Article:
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07/29/2009
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documents in English
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term papers
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5 pages
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Courtesan poetry of the Late Ming and early Qing dynasties

  1. Introduction
  2. Courtesan culture of the late Ming dynasty
  3. Liu Shi's poems
  4. Elements of nature in the poems
  5. Liu's marriage to Qian Qianyi
  6. Description of the poem
  7. Wang Wei's poems
  8. Conclusion
  9. Works cited

The strength, talent and individuality of the courtesan poets of the late Ming and early Qing period served to help develop courtesan poetry into a unique and important genre of poetry. Courtesan poets were pioneers that forged a new path in both the social realm and the literary realm, transcending traditional gender barriers and creating unique poetry drawing from their own lives and experiences. Although courtesan poets often stemmed from humble beginnings, their skills and talents helped to catapult them to a level “on a par with the equally erudite gentry wives” (Ko, 76). However, “the courtesan’s self-conscious development of her talent or the mystique of her persona was often aided by a coterie of complicit admirers, who were sometimes also self-appointed mentors” (Li, 64). Although courtesan poetry later lost popularity after the beginning of the Qing dynasty, it is preserved in multiple anthologies, and helped to set a precedent for later women’s poetry. Although the success of courtesan poetry in the late Ming and early Qing dynasties was largely due to its promotion by well-known male literati, courtesan poetry was an admirable genre in its own right, thanks to the talent, skill, and pioneering spirit of courtesan poets. This paper will discuss courtesan poetry and how it helped create a redefinition of gender boundaries, and expanded the aspects of life in which certain women could participate. The focus will be on three of the most famous courtesan poets, Liu Shi, Liang Xiaoyu, and Wang Wei. This paper will reflect on the significance their poetry had, their skills, talents, and themes of their poems, and how these three women served as pioneers in women’s poetry.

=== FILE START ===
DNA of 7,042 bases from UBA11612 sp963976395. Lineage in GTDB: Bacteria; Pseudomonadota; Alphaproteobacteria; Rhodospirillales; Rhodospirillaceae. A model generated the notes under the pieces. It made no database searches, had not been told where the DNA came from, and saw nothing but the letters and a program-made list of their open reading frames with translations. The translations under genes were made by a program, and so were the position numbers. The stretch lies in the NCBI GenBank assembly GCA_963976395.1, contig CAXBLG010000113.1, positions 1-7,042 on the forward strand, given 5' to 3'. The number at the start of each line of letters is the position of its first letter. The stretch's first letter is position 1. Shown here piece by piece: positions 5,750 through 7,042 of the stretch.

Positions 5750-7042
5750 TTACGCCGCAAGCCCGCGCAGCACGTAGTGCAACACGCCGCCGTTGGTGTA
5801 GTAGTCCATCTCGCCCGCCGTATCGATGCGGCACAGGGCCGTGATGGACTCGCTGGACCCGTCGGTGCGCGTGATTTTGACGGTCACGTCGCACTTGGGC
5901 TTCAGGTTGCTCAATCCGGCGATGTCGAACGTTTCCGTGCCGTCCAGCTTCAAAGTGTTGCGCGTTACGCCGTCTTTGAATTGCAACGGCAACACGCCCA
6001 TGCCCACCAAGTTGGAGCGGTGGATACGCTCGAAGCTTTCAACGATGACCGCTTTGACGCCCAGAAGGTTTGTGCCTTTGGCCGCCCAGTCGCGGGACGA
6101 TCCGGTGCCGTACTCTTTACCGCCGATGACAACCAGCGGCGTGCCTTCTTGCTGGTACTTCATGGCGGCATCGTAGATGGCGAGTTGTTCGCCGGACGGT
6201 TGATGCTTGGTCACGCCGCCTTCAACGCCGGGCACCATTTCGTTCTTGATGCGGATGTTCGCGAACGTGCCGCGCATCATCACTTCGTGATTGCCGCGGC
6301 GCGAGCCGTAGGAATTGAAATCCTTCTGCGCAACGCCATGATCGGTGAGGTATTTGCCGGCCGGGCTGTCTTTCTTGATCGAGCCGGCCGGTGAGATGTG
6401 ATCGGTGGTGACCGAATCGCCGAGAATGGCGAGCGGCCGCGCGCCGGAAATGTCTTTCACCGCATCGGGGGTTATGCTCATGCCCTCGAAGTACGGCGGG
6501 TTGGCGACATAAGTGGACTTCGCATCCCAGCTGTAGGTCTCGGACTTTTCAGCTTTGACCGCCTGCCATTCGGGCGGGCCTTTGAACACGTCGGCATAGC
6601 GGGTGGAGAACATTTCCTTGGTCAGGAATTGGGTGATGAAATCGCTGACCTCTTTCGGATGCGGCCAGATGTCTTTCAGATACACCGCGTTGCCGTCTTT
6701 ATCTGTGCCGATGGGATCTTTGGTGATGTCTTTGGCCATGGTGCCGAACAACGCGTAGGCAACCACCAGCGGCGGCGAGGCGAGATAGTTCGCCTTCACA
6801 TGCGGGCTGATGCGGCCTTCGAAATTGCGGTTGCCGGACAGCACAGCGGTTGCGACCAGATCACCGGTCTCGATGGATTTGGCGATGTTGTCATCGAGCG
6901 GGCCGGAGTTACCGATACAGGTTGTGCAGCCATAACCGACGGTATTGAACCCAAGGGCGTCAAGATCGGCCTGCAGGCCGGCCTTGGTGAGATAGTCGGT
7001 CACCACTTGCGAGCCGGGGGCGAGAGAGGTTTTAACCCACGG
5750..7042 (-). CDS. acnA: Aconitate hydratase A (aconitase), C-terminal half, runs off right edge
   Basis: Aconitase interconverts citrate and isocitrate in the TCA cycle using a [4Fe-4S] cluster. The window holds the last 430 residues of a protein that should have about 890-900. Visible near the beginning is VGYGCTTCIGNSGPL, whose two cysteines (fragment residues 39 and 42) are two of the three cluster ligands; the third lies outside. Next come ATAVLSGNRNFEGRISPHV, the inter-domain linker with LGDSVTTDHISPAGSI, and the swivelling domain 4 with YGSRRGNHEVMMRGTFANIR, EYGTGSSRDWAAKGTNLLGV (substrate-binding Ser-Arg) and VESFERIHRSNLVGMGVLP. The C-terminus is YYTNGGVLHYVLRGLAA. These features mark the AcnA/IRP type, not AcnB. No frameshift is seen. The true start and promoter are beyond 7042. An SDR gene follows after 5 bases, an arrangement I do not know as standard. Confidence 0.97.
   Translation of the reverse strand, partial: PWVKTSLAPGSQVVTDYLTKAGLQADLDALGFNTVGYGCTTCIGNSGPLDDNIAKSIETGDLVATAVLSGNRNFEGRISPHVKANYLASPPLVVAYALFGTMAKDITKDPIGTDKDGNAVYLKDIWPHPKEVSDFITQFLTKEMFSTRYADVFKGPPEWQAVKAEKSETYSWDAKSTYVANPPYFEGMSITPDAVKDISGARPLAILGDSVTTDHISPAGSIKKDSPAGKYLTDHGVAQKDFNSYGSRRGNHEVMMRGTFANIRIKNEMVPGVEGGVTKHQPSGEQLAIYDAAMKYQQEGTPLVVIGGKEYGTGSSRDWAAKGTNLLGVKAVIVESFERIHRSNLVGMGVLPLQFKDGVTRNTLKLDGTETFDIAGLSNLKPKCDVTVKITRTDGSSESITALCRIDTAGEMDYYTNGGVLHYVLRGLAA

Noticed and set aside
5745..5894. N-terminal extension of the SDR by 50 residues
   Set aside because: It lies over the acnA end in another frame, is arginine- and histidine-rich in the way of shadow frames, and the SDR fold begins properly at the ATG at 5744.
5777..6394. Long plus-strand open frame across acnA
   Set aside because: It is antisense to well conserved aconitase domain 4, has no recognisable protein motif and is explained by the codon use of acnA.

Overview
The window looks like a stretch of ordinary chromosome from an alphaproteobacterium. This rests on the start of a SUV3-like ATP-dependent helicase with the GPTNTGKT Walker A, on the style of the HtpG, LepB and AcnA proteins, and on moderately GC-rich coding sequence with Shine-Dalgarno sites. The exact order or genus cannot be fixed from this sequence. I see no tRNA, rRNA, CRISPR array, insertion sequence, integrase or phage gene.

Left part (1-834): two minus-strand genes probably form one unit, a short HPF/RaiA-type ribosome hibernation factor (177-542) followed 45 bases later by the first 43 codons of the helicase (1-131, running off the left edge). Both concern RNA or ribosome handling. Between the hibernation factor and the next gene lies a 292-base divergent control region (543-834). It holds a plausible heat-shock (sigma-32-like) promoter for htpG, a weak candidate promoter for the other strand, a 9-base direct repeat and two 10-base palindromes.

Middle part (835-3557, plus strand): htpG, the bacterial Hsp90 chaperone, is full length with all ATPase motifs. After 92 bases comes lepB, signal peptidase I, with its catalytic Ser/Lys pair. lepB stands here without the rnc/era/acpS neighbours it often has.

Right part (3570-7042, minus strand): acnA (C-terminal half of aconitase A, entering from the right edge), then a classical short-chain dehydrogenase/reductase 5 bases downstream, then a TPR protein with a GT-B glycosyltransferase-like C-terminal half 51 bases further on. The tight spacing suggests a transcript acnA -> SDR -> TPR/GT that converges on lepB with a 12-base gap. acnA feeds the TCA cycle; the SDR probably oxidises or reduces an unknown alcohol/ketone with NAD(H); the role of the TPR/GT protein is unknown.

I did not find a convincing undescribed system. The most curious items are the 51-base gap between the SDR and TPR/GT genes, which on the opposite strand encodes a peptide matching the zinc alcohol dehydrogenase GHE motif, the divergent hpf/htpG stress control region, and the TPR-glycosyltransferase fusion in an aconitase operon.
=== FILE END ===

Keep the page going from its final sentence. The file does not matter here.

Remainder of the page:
[...] This poem employs elements of nature to describe the solitude that Liu feels, and she uses the image of spring to contradict the sadness that she feels. Although she is amidst nature and near a pleasant stream, she gains no pleasure and is enveloped by her gloominess. In the line, the love of swallow and oriole persists,” Liu is stating that despite her extreme sadness and what is going on in her own life, the course of nature is unaffected. The topic of love and missing a loved one in their absence was a common theme in late Ming courtesan poetry. [...]


[...] Liu was not only graced with talents and beauty, but she had a strength that was inspirational and unique, setting her apart from many women of her time. “Although women’s poetry was often praised for subtle and nuanced observations and emotions, Chen praised Liu’s poems for their boldness of vision and execution. Liu Shi was a pioneering writer who helped to develop the genre of courtesan poetry primarily because she was willing to transcend traditional boundaries between men and women and she forged a new path where women had never gone before. She drew her inspiration not from earlier women writers, but from male poets. [...]


[...] Unfortunately, it is true that all good things must come to an end, and courtesan poetry was no exception. the nineteenth century, the social and economic foundation of courtesan culture were so shaken to the core that the courtesan’s demise was inevitable. Not only had the caliber of the women plummeted, but the economic basis of courtesan culture had dissipated” 77). Despite the decline of courtesan poetry in later years, it was still a very important part of Chinese poetic culture in its prime during the Ming and Qing. [...]

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